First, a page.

Date(s) - 15/01/2018
BONJOUR INDIA 2017-2018
Waste in the (Smart) City, Kochi
A Grant for Socio-technical initiatives, inventions and innovations in Kochi
Call for application to Kochi Residents/Entrepreneurs/NGO
“Bonjour India” invites applicants for presenting socio-technical initiatives, inventions and innovations in the field of waste management in Kochi, and its metro.
Deadline for applications: 15th of January 2018
Announcement of short-listed application: 1st of February 2018
Jury and award ceremony: 17th of February 2018
The grant is aimed at supporting initiatives, inventions and innovations projects focusing on waste management and located in the public realm in Kochi.
Through the grant, Bonjour India aims to generate interest in waste management innovative projects, and initiate an open debate among associations, private entrepreneurs, local communities and the larger public to engage with waste in new ways.
On-going realisations as well as expected projects are accepted. Project at different scales, from household level to the ward level are welcome. Decentralised innovations allowing a better reduction/segregation/recycling of the waste generated will be particularly appreciated. Low cost solutions as well as inventions relying on smart technology will be both considered. A special attention will also be given to social innovations improving the conditions of waste management.
Winning proposals will be selected by a distinguished panel of judges. Recipient of the grant will receive a maximum of Rs. 50 000 for the project detailed in their application. The period of the grant is one year. Upon completion of the project, the winner will be required to submit a project report along with complete documentation, and make a final presentation at a public forum.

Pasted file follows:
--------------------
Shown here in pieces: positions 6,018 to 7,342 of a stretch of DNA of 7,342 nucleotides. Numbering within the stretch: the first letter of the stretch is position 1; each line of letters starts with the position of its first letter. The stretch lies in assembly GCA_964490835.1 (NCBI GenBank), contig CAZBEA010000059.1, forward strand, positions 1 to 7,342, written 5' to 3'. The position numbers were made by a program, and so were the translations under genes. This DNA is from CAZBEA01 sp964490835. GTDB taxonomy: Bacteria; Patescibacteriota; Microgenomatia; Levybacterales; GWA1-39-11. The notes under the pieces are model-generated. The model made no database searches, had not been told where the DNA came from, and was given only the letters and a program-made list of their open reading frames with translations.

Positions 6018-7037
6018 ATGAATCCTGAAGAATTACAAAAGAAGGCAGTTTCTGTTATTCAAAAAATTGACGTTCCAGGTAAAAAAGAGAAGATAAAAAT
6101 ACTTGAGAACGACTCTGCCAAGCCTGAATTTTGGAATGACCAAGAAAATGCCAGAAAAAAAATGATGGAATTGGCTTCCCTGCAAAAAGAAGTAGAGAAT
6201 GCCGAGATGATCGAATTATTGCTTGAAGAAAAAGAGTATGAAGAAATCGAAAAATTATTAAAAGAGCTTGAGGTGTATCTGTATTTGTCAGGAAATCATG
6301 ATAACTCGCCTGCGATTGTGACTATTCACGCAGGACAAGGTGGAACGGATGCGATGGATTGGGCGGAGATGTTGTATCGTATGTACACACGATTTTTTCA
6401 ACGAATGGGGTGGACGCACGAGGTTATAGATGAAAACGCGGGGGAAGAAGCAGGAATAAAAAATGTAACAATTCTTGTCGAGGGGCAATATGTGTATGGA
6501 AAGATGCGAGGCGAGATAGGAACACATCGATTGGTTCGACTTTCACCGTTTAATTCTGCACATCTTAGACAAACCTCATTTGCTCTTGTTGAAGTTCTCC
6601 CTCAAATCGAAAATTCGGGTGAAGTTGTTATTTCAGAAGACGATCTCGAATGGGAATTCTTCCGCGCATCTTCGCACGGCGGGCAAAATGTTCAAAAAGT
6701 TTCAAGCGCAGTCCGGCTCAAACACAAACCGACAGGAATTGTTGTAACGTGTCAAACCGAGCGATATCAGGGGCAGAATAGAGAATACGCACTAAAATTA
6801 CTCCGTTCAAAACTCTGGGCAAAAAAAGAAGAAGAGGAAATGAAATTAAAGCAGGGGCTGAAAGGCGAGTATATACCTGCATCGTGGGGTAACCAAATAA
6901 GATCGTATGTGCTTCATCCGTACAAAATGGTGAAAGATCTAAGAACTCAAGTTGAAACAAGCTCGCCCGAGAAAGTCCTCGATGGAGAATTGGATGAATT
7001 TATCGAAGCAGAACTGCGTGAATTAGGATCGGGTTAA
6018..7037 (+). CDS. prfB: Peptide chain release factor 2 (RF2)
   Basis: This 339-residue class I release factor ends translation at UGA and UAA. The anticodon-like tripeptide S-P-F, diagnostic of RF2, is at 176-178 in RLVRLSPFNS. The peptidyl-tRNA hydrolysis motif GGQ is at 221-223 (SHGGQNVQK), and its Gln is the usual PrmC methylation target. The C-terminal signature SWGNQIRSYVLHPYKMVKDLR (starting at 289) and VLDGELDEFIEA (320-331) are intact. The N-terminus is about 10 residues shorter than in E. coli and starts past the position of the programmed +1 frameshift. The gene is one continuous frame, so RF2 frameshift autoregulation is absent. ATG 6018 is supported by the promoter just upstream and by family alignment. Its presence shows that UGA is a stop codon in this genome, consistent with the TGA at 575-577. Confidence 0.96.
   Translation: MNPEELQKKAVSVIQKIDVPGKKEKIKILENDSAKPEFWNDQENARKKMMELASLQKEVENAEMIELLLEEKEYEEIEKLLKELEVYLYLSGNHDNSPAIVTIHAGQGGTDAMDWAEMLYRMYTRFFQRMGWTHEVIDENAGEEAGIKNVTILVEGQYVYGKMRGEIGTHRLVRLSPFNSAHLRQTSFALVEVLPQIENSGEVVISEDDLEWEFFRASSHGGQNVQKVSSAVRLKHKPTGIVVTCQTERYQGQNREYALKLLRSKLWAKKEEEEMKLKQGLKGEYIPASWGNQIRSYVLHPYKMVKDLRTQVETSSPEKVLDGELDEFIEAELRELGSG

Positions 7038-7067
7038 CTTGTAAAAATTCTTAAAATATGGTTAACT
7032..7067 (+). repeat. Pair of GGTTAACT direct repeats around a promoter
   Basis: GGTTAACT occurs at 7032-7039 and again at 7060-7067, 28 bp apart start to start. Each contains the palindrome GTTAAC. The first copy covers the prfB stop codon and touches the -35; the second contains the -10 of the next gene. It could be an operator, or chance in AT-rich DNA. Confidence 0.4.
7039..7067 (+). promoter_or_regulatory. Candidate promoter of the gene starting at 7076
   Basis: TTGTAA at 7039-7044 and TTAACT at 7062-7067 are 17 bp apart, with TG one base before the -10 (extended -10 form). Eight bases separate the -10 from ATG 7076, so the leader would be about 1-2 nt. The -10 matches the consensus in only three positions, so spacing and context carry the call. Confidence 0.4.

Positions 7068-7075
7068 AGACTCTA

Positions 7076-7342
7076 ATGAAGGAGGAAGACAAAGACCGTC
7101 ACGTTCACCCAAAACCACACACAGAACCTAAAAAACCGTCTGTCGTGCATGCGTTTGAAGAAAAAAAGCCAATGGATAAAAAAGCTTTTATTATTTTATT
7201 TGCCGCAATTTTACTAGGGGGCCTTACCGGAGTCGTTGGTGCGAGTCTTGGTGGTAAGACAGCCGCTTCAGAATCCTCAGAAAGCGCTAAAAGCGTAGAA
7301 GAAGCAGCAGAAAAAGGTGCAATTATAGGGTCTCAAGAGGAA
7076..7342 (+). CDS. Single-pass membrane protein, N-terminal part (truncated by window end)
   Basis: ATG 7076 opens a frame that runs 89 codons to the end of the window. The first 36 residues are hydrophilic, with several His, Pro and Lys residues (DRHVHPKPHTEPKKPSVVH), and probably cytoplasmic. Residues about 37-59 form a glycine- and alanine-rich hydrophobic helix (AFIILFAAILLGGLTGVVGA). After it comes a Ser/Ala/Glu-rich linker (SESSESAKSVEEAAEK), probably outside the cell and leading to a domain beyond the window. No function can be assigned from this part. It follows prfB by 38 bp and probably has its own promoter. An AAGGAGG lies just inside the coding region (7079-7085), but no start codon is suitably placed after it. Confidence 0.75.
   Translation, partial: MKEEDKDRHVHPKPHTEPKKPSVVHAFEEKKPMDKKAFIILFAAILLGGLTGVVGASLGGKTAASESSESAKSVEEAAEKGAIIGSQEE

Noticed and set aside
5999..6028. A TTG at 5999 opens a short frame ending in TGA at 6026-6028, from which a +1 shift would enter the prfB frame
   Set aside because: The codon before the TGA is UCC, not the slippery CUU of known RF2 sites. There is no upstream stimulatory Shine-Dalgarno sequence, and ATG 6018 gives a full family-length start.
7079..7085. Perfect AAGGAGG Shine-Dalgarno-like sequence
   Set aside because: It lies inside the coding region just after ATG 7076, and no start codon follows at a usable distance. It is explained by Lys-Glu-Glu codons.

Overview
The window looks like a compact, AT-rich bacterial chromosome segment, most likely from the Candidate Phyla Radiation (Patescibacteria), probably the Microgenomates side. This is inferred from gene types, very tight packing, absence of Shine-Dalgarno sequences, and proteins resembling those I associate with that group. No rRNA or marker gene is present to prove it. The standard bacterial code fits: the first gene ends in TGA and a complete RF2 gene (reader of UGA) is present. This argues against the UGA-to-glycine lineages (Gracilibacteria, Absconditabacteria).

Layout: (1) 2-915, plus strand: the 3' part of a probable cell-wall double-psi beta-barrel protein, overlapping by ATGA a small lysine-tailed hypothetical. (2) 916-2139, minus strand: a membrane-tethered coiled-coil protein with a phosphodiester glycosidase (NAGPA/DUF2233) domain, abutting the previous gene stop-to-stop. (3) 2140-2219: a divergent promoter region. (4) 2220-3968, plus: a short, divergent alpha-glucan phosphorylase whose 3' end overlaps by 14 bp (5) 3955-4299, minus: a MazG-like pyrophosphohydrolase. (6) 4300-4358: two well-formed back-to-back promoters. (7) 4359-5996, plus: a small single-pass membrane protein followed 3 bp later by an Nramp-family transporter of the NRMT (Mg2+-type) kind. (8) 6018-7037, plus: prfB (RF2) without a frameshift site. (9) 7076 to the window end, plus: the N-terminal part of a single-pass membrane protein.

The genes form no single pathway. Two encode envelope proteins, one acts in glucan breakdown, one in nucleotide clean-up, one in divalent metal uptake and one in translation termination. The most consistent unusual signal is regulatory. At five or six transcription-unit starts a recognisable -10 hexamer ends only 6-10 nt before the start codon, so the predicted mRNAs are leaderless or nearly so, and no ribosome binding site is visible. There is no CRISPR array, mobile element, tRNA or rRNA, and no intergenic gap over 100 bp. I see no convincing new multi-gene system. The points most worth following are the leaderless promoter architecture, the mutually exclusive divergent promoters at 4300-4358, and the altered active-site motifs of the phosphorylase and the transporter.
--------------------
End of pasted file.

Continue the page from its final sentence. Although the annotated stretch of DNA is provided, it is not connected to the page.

Urban solid waste: a global sustainable development issue
The inclusion of discussions on sustainable urban development at the Habitat III Conference reaffirmed cities’ central role in regulating major global challenges. An important aspect of sustainability includes the way in which the flow of materials and energy extracted, consumed, processed and discharged is managed within urban communities. Traditionally the poor relation of urban policy, urban waste has slowly but surely become a major urban development issue around the world. There is now a recognised need to better monitor and manage the socio-environmental impacts of the waste discharged as it generates pollution and creates environmental injustices. The effective collection, proper clean-up and treatment of this solid waste have now become strategic urban marketing tools for promoting the attractiveness of those cities driving innovation in this sector, such as the ‘zero waste’ policy employed in San Francisco.
Swacch Bharat Abhiyan: solid waste at the centre of debate in India
Although it is now a major player on the international stage and has a growth rate that is the envy of most countries in Europe, India is struggling to control the adverse effects that rapid economic development is having on its urban environment. Contributing between 60 and 65% to the country’s GDP, cities act as a showcase for the country but are literally drowning in their own solid waste. It is estimated that huge volumes of over 125,000 tonnes of solid waste are produced per day. Nevertheless, a little over two years after the launch of the national Swacch Bhârat (‘Clean India’) programme, a large number of initiatives are being developed on various scales to help manage these immense quantities of rubbish. Thus, residents’ associations are attempting to reduce waste at source through decentralised composting initiatives. In addition, the private sector is bursting with innovative ideas for more effectively collecting and treating solid waste including solutions that are based on European technologies, as well as more specific technical options. Public institutions have also undertaken administrative restructuring following implementation of the new ‘Solid Waste Management Rules’ in May 2016
The circular economy: a new approach to recycling and reuse